In March 2023, the latest IPCC report delivered a “final warning” on the climate emergency, urging countries worldwide to act decisively and quickly to reduce carbon. In the face of doom-laden headlines, climate anxiety can feel overwhelming and debilitating. But there is hope and inspiration to draw from in the great progress made by environmental movements worldwide.
Collective action across countries led by diverse groups of people can lead to extraordinary successes. Read on for three environmental success stories.
The campaign to heal the ozone layer
There’s no better place to start than the biggest environmental success story of recent times. In the early 1980s, scientists discovered a major hole in the ozone layer. Chemicals used in cooling devices and aerosols had destroyed the ozone layer, which protects the earth from the sun’s most harmful ultraviolet rays. Experts warned that the ozone hole could seriously harm human health and the environment. A global movement sprung up in response to the crisis.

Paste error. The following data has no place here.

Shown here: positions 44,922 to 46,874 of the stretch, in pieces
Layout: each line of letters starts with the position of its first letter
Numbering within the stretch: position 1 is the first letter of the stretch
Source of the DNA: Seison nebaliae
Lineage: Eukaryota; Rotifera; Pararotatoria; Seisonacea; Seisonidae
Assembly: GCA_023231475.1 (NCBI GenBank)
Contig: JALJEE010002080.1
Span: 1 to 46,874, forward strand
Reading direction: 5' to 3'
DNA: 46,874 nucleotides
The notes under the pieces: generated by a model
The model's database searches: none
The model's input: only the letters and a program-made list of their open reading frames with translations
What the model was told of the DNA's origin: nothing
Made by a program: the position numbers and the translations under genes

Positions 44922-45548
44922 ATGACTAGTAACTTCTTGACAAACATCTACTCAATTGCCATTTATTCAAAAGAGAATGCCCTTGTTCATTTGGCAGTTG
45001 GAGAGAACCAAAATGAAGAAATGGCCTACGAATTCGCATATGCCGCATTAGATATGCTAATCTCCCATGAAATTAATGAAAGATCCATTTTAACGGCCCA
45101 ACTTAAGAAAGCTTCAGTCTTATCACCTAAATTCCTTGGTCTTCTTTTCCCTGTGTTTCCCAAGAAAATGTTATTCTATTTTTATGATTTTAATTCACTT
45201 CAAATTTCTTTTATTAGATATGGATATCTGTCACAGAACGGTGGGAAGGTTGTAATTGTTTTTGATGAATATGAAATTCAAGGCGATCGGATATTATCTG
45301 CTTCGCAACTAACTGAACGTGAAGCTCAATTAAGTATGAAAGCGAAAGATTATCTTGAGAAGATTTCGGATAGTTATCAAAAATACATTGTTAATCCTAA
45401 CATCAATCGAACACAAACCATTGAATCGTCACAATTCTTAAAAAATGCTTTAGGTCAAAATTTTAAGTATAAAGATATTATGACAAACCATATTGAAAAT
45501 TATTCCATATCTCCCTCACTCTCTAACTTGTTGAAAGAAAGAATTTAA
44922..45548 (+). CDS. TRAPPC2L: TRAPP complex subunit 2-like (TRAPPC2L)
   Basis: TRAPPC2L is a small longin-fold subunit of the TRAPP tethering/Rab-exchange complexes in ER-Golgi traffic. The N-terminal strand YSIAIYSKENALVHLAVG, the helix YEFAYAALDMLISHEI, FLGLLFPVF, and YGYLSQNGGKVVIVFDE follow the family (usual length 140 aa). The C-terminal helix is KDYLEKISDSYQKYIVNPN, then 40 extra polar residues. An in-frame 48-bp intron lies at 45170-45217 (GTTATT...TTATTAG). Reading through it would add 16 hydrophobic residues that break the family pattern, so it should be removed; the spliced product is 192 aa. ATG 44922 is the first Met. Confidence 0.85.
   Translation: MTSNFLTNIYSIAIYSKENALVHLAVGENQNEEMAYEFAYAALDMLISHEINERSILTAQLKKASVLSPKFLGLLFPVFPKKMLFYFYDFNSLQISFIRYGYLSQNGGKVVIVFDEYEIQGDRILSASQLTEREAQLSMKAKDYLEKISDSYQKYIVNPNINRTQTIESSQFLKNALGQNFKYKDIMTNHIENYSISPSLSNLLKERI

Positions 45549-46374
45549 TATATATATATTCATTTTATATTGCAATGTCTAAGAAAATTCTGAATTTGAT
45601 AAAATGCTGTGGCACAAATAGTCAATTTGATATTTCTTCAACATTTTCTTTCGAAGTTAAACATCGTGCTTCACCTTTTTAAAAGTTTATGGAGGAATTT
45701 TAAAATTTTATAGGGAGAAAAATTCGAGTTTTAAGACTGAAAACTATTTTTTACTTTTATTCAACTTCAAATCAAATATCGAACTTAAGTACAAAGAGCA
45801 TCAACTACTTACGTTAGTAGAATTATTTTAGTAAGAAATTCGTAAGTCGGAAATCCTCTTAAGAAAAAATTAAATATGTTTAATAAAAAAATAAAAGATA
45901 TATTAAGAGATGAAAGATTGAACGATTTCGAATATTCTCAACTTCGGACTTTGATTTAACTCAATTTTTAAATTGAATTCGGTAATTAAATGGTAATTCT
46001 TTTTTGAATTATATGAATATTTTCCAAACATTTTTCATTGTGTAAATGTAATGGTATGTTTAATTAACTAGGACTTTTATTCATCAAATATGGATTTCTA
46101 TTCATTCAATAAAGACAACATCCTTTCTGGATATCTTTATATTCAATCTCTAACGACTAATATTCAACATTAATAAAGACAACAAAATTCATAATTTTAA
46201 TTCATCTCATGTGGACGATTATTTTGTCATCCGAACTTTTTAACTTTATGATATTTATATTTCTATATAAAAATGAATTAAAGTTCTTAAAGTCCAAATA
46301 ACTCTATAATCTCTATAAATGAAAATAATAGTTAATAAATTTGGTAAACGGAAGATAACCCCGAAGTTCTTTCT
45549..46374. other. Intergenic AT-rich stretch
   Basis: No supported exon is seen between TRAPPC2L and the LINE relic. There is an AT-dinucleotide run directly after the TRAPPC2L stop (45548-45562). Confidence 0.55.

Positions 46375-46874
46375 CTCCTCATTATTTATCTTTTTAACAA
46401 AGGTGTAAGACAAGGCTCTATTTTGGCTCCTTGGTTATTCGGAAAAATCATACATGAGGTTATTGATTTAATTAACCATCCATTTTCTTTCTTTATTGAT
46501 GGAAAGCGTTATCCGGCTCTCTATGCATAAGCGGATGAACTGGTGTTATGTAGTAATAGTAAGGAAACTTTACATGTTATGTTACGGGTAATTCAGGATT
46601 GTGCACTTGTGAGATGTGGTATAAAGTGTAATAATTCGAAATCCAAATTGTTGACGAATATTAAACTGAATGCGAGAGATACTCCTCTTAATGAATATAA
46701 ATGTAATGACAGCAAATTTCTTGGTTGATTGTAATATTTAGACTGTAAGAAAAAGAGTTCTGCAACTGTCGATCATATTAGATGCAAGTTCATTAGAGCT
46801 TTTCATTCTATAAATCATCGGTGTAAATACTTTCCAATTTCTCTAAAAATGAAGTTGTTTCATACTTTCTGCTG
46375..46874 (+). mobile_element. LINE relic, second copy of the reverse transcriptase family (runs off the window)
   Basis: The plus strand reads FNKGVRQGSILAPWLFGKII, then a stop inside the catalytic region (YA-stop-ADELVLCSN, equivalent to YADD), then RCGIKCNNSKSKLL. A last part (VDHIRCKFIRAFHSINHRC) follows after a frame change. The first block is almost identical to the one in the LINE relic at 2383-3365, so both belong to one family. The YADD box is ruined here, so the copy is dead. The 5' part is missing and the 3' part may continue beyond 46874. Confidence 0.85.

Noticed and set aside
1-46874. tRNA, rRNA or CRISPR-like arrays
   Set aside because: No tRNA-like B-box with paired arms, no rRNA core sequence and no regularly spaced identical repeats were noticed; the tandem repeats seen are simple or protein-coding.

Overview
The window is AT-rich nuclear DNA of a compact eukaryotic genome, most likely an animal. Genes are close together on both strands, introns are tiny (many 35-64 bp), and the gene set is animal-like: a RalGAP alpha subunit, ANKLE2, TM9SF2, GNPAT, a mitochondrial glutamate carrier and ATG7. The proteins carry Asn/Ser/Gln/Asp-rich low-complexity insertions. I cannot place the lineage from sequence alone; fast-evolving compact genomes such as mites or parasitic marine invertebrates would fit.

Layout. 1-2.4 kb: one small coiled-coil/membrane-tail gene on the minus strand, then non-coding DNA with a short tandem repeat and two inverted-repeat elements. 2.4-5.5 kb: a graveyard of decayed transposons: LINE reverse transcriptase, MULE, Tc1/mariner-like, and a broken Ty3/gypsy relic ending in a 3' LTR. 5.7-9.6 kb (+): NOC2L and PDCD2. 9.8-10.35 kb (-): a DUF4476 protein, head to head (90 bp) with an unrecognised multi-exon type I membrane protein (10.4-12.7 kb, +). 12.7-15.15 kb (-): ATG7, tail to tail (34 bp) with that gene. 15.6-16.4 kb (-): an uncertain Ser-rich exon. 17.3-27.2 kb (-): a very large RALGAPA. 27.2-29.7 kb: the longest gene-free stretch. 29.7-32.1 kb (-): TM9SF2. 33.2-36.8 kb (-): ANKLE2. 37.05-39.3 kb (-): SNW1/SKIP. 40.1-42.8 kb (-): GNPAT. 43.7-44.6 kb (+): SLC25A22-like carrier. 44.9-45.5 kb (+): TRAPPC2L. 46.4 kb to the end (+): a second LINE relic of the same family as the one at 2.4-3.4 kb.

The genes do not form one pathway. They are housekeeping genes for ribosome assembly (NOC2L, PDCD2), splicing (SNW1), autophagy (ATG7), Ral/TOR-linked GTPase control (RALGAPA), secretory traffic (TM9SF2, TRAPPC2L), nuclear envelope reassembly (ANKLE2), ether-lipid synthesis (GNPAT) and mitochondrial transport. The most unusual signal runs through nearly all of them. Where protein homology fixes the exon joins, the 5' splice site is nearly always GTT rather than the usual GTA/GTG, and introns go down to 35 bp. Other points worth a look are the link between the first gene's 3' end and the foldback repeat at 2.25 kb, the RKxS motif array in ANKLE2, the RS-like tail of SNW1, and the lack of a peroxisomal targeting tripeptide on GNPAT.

By the late 1980s, collective campaigning and advocacy led to a universal treaty covering the production and use of substances that harm the ozone layer. The Montreal Protocol applied to all UN member states and helped to eliminate 99% of ozone-depleting chemicals.
What can we learn from this movement?
- Securing a strong scientific consensus on the need to heal the ozone layer laid the groundwork for a campaign that could then move beyond the scientific community.
- Scientific evidence was key to convincing policymakers to act.
- Global problems need global solutions. International treaties are effective if implemented worldwide.
- Fast action is possible! From the ozone hole’s discovery in 1985, the signing of the treaty in 1987 and implementation in 1989, the movement acted fast and changed the world.
An international treaty to protect the ocean
We depend on the ocean for half of the oxygen on earth. The ocean provides food and nutrition for billions of people and employment for millions. It’s our biggest carbon sink. But over 10% of marine species are at risk of extinction. Climate change, overfishing, plastic, noise pollution and shipping traffic harm life in the seas, which impacts our ability to produce food, reduce carbon and earn livelihoods.